• Kathleen Brennan

    Great article… I start EMBA at MIT next month; valuable advice here for applicants. Thanks

  • chris

    I am 48 years old. I might not start an EMBA until I am 49 or even 50. Am I too old for such a program?

    • JohnAByrne

      Definitely not. You’ll find a good number of people in their late 40s and early 50s in these programs. It’s a great time to think of an EMBA as a way to refresh your career, give yourself a generous gift of new knowledge and friends, and to bring to bear all the wonderful experience you’ve had to date. Go for it.

  • Great article. I work with EMBA clients, helping them get in to the most competitive programs and offer free initial consultations: http://www.MBAIvyLeague.com

  • creatureji

    I am 31 years and currently pursuing EMBA @Kellogg .. My undergrad grades weren’t that great, but I spent significant amount of time starting and selling web businesses..

    I find EMBA @ Kellogg really amazing and so far it allowed me to talk and network with people and put together team to start new venture.

    F/T MBA programs are different from EMBA, and someone with 15+ years of experience shouldn’t quit work to be with F/T MBA students, other then intellectual power F/T students lack experience on what steps required to put together talented people to execute a plan which in returns generate profit.

    My advise for aspiring EMBA candidates is to have flavor of what they want to achieve in life, be laser focused and frame your ideas in structured way. This will help you connect with people who will understand you better and propel to the levels you want.

    Networking is always tricky, believe in what you want to do and don’t shy away of thoughts about what others will think off you… Speak your mind in social gathering and approach people fearlessly.

    • Julio Cardenas

      Hi, Pundit any admission tips for the Kellogg EMBA? That’s the program I intend to apply for. Thank you

      • pundit420

        several tips.. but I narrow down to top 3 from my experience and what I saw in the program..

        1) Do know your future plans and reflect it on your application as how it related to your past, current and program/ people can guide you.. I was more interested in gaining industry perspective from seasoned executives and thoughts about IT in finance.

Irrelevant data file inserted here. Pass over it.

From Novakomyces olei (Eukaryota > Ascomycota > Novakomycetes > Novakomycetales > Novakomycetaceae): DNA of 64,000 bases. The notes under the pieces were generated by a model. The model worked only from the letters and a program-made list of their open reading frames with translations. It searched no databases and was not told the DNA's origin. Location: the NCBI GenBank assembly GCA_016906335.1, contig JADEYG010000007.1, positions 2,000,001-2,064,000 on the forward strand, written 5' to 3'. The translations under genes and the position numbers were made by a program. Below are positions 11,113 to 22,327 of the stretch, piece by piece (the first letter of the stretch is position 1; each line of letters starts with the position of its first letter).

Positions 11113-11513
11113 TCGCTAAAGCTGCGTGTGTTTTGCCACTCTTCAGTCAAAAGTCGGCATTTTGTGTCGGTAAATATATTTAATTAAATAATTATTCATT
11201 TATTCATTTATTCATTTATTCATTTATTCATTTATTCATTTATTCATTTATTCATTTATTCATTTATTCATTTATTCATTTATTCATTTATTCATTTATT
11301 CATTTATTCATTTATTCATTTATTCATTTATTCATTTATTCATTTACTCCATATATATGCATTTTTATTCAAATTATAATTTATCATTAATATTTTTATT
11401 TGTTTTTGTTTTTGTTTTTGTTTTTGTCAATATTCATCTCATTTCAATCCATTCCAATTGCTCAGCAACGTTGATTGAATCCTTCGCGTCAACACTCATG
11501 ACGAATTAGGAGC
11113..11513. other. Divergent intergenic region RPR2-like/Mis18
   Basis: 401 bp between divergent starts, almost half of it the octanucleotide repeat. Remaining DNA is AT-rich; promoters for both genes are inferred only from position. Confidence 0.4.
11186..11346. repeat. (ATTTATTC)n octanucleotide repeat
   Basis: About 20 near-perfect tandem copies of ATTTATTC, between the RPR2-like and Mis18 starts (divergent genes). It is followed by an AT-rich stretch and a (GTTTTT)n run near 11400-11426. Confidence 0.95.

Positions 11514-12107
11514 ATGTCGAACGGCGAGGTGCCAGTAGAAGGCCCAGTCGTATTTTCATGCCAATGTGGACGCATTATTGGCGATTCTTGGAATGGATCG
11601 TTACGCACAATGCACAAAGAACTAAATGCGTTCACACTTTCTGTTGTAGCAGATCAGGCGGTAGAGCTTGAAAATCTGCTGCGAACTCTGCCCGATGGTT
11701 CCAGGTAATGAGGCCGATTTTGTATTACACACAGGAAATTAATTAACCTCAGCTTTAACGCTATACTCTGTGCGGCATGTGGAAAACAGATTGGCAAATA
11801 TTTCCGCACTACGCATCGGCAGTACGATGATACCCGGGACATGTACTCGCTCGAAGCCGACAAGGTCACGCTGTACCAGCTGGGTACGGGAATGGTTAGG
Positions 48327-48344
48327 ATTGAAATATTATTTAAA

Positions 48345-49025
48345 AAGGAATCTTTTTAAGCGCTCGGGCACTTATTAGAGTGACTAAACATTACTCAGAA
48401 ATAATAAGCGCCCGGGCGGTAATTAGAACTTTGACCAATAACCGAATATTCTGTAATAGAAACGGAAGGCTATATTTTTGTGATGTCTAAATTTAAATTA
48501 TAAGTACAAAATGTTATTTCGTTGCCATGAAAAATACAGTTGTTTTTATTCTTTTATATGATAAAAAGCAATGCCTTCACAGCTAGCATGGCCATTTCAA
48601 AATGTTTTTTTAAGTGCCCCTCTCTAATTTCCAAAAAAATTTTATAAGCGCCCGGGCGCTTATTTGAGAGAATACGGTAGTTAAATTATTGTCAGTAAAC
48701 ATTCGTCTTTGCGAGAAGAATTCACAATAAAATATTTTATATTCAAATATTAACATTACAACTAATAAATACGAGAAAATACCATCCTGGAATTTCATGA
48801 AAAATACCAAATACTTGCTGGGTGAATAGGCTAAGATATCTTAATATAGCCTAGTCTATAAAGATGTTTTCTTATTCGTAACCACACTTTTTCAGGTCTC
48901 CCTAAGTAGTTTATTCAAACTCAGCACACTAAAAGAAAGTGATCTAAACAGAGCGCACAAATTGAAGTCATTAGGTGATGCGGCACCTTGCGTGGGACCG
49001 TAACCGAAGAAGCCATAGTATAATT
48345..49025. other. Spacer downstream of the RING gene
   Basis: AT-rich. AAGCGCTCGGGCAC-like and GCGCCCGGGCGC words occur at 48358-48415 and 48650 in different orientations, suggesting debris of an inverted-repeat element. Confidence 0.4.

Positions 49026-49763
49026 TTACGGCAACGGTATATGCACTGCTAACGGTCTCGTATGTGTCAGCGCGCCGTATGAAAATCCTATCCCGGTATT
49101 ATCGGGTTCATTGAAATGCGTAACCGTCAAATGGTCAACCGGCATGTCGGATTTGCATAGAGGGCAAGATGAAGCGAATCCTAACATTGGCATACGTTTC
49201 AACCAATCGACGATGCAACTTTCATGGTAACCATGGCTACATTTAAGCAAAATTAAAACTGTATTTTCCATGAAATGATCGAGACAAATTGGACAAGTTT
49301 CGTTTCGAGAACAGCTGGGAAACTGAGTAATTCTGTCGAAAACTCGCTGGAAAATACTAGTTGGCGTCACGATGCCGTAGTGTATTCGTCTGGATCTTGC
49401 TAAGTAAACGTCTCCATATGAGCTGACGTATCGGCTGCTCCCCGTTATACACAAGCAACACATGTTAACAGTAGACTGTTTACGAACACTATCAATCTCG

You will meet with some of the Top professors in all of US and I was lucky to meet with someone who enabled me start new venture.

        2) References, have your manager write strong reference letter for you, your accomplishment and how you can progress thru the ranks with this EMBA.

        It’s important because (in my opinion) EMBA students are expected to create own career path/find new job and not rely on career centre.. however they will support you

        3) Students love lively debates inside or outside classroom and what surprised me is ability to complete work and get time for outings/social life… I struggled first few months but learned techniques from them.

        You should also reflect on your application on how you can contribute to the class, stories from your experience in travel, projects, social work, entrepreneurship… opportunities…. More important..

        Not sure about other schools,, but most of the students have no ego.. they driven by instincts / intuition developed from years of experience/knowledge or from personal stories. It’s important you share some examples in interview which shows you have no ego and willing to work with someone even you don’t get along with.

        • Julio Cardenas

          Thank you very much for your useful advice. I’ll keep it in mind when I send my application. My best wishes for your endeavors.

  • Paul Davidsung

    Interesting commentary . I am thankful for the specifics , Does someone know if my company could possibly acquire a fillable OPM OF-306 version to type on ?

    • Ava Cueto